Have you ever wondered why spotting a magnificent great hammerhead shark seems more likely during a full moon? Researchers in the Central Pacific Ocean have unraveled the pivotal role played by the lunar cycle in shaping the presence of these apex predators.
The great hammerhead (Sphyrna mokarran) is an iconic shark species, recognized by its distinctive T-shaped head that resembles a hammer. These formidable creatures inhabit warm tropical and subtropical waters around the world, often preferring the deeper regions of the oceans. With an average length of 13 to 20 feet (4 to 6 meters) and weighing up to a staggering 1,000 pounds (450 kilograms), great hammerheads are solitary hunters, feeding on a diverse menu of marine life, including fish, rays, squids, and smaller sharks. Equipped with extraordinary sensory adaptations, such as widely spaced nostrils for detecting odors and electroreceptors for sensing electrical fields, these sharks are master hunters. Unfortunately, great hammerhead sharks face significant conservation challenges due to overfishing, habitat degradation, and low reproductive rates, leading to their endangered status. Despite their role as important apex predators in marine ecosystems, these remarkable creatures require protection and conservation efforts to ensure their survival and maintain the ecological balance of our oceans.
A dedicated team of scientists conducted extensive underwater surveys, meticulously collecting data on 55 critically endangered great hammerhead sharks over several years at two Pacific atolls. Simultaneously, they diligently recorded the lunar cycle, tracking moon phases and calendar dates. Through rigorous statistical analysis, they unveiled consistent patterns linking shark sightings and behaviors to specific lunar phases or dates. Astonishingly, the full moon emerged as a key player, with peak shark sightings occurring just two days before its arrival. During the summer months of 2020 and 2021, a substantial number of these sharks were observed spending approximately six days each month at these specific sites, with their presence peaking before, during, and after the full moon. It’s almost as if these sharks have their very own lunar calendar! These findings led the researchers to conclude that the lunar cycle exerts a profound influence on great hammerhead shark movements, prompting speculation about the underlying reasons, such as heightened hunting activity during specific lunar phases.
Great hammerhead sharks possess a remarkable ability to sense changes in geomagnetic fields through specialized sensory organs known as ampullae of Lorenzini, located on their heads. While the precise mechanism remains a mystery, it is believed that during a full moon, subtle alterations in the Earth’s magnetic field may occur. These subtle changes could be detectable by the sharks’ ampullae of Lorenzini, enabling them to perceive variations in their surroundings. This heightened sensitivity during a full moon might aid them in navigation, prey location, or even coordinating behaviors in response to environmental shifts. One theory suggests that increased moonlight during a full moon enhances their hunting prowess, making it easier to spot prey. Nevertheless, further research is required to fully comprehend how great hammerhead sharks harness geomagnetic cues during different lunar phases.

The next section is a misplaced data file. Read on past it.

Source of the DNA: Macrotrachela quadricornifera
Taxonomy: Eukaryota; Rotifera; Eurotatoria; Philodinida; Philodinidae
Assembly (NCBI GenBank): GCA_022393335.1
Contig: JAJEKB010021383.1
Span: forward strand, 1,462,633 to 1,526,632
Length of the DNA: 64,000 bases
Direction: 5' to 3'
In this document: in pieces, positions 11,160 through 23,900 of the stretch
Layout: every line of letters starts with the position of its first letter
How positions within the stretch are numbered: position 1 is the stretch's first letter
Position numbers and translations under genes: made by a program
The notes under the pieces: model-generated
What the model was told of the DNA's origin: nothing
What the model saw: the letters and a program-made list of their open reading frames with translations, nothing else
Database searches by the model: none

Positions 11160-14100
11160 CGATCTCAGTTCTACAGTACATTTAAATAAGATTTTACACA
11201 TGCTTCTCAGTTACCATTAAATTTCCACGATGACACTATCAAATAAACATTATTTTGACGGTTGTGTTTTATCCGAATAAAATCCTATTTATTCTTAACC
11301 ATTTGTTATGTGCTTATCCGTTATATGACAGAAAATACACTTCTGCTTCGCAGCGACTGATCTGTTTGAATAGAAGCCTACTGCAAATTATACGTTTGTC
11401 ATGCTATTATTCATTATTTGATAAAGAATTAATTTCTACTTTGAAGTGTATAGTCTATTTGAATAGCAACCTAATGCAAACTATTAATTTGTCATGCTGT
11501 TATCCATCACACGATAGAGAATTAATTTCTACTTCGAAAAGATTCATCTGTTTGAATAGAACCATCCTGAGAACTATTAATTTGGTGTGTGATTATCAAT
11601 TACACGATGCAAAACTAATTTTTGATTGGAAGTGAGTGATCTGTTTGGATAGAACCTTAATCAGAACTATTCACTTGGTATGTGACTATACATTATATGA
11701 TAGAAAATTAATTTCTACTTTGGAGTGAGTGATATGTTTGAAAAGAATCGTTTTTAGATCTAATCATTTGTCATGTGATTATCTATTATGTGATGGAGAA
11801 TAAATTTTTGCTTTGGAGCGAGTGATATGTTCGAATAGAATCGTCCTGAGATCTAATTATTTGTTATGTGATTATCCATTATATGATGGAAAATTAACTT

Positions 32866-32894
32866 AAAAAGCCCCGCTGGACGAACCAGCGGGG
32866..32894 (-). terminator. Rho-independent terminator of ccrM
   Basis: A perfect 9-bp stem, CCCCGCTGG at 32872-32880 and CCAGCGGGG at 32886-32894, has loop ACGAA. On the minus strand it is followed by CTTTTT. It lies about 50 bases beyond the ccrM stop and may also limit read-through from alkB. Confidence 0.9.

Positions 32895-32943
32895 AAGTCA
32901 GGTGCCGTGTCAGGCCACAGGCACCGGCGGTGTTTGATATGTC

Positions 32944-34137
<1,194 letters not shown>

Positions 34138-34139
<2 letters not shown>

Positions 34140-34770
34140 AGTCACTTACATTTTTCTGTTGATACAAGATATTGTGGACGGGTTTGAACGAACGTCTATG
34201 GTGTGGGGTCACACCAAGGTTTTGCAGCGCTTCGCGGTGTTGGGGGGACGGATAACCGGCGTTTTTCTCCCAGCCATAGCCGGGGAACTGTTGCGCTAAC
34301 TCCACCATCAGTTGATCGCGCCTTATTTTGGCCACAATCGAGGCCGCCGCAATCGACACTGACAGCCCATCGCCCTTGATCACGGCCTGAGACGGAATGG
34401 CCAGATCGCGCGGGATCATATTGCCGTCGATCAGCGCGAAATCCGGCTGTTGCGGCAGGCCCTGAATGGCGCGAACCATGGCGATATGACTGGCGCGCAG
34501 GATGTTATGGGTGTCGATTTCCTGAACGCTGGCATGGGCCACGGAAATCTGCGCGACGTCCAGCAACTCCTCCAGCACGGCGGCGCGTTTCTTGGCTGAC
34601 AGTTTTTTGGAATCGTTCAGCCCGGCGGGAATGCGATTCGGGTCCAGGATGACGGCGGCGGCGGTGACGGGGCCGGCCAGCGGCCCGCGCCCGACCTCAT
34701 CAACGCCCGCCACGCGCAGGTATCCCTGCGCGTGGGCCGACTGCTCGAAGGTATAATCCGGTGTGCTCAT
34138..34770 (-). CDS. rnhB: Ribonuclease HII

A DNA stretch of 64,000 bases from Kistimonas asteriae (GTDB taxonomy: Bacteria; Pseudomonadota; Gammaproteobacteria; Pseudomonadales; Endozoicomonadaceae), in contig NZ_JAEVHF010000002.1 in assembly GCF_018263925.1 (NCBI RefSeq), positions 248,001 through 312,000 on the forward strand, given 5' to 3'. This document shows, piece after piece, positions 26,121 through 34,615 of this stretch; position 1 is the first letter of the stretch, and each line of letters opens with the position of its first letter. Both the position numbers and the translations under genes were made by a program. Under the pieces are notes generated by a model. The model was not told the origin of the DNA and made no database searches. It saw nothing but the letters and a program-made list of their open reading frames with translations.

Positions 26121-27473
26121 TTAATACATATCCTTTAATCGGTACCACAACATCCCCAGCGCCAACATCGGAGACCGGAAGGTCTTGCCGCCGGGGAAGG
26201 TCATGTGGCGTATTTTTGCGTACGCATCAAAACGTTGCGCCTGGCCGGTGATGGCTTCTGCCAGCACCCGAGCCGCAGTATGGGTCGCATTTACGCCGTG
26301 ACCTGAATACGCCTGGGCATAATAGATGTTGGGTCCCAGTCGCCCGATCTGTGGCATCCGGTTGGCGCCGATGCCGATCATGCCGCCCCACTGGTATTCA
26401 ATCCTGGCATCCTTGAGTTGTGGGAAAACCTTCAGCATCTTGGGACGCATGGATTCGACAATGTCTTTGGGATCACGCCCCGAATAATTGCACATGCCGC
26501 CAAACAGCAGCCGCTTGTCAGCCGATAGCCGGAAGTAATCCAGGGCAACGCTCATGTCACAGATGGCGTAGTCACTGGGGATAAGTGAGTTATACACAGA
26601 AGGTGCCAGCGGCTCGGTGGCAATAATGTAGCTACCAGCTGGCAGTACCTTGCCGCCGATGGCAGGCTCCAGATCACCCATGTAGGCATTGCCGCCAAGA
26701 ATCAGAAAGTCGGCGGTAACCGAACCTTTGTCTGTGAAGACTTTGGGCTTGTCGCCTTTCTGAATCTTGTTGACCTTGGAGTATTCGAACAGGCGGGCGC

One intriguing aspect of this study was the composition of the shark group: fifty-four of the sharks were identified as female, with the gender of one shark remaining undetermined. The research suggests that Rangiroa and Tikehau atolls serve as aggregation sites for great hammerhead sharks, despite their typically solitary nature. These sharks, although not interacting with each other, appear drawn to these locations due to external factors correlated with the lunar cycle and the presence of ocellated eagle rays (Aetobatus ocellatus). The research indicates that “the gathering of A. ocellatus is thus a predictable event that sharks could try to intercept, indicating that predation is a likely driving factor of the seasonal presence of great hammerhead sharks.”
While the separation of males and females within great hammerhead shark populations is a new observation, it has been previously documented in scalloped hammerhead sharks. The absence of males during this specific period hints at a potential link between these gatherings and the great hammerhead shark’s mating cycle. This season aligns with the identified parturition period for these sharks in the southern hemisphere. Moreover, lagoons and their protected warm-shallow-coastal waters are known to function as nursery areas for various shark species.
The precise reasons behind these gatherings remain unconfirmed, but these findings shed light on a critical site for these endangered creatures that requires protection for their survival and flourishing. The authors of the study emphasize, “The results of this study highlight the importance of these atolls for the conservation of great hammerhead sharks, where it still occurs in high numbers. Out of the 80+ atolls that compose the Tuamotu archipelago, at least 18 of them report great hammerhead shark sightings by fishers, inside or outside lagoons.”